Passport is a browser extension I created that replaces the new tab page with beautiful images, quotes, and a daily intention for those who want to practice mindful productivity. I designed it to be unobtrusive but something that would encourage you to pause on occasion as you go about your workday, to give you something to think about, and a space to breathe. It’s available for Chrome, Edge, Firefox, and Safari for macOS.
The Chrome Web Store team granted it the Featured badge. Here’s how they describe extensions they grant the badge to:
“The Featured badge is assigned to extensions that follow our technical best practices and meet a high standard of user experience and design. Chrome team members manually evaluate each extension before it receives the badge, paying special attention to the following:
Adherence to Chrome Web Store’s best practices guidelines, including providing an enjoyable and intuitive experience, using the latest platform APIs and respecting the privacy of end-users.
A store listing page that is clear and helpful for users, with quality images and a detailed description.“
Source: Google blog
This is the first thing I’ve ever designed on my own, rather than collaborating with an actual designer. I’ve found that even more so than engineering, it’s an intensely personal exercise. When you approach building an idea just as engineer, you outsource parts of the experience to the expertise of others: maybe it’s the founder, the marketer, or the designer, but most often in our work someone else is responsible for some other element of the project. Owning the full widget really makes you responsible for all of the outcome. It’s a bit of a vulnerable feeling. And it’s not to say I think I’ve found the end state and am “great” at any one of these jobs, but rather that I took a small step on that journey that I feel good about.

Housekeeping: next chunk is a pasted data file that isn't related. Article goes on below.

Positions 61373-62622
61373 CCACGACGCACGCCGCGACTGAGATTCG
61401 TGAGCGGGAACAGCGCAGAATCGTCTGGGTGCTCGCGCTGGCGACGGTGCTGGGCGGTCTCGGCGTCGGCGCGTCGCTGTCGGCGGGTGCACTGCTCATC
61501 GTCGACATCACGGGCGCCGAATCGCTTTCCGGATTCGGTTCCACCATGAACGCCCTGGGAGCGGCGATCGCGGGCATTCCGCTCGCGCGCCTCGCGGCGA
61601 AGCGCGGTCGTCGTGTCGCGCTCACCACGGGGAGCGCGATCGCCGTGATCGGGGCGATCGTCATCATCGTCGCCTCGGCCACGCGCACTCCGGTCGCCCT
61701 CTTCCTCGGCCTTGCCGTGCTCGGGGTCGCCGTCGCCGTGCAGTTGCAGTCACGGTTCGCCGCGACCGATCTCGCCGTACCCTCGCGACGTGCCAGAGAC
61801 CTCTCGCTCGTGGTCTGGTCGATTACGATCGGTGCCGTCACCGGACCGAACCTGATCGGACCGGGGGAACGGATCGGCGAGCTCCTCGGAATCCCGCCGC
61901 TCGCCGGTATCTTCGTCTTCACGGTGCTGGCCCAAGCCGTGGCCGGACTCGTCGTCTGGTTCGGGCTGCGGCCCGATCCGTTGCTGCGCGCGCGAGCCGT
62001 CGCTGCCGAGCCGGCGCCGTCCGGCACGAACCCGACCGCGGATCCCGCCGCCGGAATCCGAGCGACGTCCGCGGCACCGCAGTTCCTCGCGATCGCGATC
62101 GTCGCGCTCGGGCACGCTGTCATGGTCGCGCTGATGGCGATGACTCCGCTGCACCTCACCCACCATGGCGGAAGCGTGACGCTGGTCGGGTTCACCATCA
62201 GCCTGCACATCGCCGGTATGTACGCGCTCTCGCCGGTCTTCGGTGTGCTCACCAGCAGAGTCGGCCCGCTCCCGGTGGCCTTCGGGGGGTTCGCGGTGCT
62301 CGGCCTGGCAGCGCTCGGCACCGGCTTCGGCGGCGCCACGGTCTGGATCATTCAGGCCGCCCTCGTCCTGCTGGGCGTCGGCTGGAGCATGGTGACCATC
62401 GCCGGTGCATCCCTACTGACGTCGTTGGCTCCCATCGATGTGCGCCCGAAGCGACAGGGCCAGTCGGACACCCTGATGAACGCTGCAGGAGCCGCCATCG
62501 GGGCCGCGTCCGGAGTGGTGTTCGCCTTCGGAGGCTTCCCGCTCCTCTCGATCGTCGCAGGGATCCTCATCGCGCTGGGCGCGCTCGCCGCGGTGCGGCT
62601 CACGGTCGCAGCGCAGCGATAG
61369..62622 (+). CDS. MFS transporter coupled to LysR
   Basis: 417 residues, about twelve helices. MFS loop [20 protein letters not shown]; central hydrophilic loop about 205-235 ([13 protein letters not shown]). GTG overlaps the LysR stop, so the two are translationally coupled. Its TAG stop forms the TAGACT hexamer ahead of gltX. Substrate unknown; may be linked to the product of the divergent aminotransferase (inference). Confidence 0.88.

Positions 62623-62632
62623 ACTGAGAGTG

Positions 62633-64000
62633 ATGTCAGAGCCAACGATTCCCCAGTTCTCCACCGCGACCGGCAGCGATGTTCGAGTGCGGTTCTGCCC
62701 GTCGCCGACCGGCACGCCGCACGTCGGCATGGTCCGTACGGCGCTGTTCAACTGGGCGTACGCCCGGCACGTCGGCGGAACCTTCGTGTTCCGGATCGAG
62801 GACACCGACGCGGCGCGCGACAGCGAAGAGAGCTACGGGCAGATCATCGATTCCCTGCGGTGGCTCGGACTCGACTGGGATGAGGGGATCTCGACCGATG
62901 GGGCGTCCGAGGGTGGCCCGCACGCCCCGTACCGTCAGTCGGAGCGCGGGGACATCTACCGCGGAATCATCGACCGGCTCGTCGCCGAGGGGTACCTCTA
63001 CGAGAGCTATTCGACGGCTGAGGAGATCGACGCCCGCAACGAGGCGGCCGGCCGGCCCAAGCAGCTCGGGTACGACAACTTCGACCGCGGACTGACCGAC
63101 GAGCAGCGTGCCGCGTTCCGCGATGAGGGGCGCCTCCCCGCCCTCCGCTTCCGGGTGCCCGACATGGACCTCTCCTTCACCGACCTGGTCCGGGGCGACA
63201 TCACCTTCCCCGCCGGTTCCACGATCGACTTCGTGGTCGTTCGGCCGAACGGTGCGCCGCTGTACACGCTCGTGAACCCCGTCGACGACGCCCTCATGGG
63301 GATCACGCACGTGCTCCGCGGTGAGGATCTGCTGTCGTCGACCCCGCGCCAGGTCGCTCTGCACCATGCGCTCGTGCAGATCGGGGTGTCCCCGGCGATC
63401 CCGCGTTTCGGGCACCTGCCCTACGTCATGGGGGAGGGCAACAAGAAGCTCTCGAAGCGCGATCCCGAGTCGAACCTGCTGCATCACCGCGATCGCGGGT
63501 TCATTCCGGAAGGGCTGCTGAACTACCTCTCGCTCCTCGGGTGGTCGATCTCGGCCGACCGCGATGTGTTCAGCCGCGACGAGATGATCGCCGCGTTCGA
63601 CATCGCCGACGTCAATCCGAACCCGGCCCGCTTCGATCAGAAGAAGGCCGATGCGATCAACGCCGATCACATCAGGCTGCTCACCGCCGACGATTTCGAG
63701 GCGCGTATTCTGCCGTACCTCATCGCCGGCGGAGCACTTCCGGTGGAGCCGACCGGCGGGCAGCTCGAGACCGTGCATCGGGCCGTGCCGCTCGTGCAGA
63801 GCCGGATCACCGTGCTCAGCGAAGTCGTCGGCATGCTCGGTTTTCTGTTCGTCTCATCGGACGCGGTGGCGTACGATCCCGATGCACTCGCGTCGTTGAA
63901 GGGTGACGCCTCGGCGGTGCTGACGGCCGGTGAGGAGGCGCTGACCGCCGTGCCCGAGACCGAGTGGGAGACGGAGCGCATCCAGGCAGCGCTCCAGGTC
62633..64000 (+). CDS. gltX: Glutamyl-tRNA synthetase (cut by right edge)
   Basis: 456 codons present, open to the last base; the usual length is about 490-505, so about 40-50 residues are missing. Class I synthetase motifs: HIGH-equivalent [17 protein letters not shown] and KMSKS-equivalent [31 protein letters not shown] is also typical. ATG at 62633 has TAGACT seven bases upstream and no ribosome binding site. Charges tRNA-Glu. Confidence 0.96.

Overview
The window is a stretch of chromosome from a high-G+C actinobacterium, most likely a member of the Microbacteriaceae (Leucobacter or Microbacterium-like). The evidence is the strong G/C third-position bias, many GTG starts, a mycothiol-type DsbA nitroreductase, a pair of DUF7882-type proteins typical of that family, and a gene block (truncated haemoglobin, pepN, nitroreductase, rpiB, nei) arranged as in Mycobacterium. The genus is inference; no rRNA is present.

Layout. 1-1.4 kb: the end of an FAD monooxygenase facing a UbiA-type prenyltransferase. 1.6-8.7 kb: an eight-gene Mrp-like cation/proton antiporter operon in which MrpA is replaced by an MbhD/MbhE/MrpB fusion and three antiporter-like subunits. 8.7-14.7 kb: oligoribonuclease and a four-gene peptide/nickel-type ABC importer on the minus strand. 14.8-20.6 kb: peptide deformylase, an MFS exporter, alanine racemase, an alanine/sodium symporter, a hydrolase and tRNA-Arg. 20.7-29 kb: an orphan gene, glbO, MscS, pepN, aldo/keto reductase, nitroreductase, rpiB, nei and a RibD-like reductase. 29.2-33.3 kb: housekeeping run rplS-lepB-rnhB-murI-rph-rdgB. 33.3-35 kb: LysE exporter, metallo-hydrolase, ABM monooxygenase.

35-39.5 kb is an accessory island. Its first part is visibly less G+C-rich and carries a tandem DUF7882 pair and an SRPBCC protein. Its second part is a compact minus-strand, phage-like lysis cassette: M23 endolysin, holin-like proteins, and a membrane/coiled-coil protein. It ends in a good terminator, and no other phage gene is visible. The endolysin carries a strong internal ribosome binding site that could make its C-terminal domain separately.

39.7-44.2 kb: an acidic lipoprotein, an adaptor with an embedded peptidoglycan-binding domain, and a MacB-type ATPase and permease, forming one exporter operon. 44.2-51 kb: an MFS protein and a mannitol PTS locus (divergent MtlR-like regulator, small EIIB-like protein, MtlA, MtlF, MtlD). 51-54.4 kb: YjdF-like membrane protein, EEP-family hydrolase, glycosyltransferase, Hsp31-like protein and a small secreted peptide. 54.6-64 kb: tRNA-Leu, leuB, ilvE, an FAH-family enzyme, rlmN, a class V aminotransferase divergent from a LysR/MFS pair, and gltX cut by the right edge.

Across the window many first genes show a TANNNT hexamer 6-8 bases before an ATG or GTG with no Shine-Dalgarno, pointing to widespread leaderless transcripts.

All of this came together into an experience I think users appreciate for its simplicity and beauty. I’m grateful the Chrome Web Store team agreed!
How it’s made
I actually designed it as if it were a webpage, so the initial prototype was done in Framer. If I were doing it again I’d use Figma, as I understand how to customize the primitives more clearly there. However, Framer was great for mocking up the general design quickly and seeing how typography would work to express my intent.
On the engineering side, it was made with React and that’s about it: everything else was intentionally kept as vanilla as possible. Some engineers love reinventing the wheel, others use so many 3rd-party scripts that you can never make the experience as performant and custom to the vision as what you’d want. I made an intentional trade-off to be in the middle: I use a view library, React, to handle most of the heavy lifting, and writing the rest in vanilla JS using native browser APIs for things like modals so that it would never be an experience you’re stuck waiting for.
Last but not least, I’m mindful of users privacy. While I’m interested in tracking usage broadly, I’ve intentionally kept a privacy-first approach. For awhile analytics were handled by Plausible, but the limitations in understanding usage were too much, so I struck a balance with an EU-hosted Mixpanel project.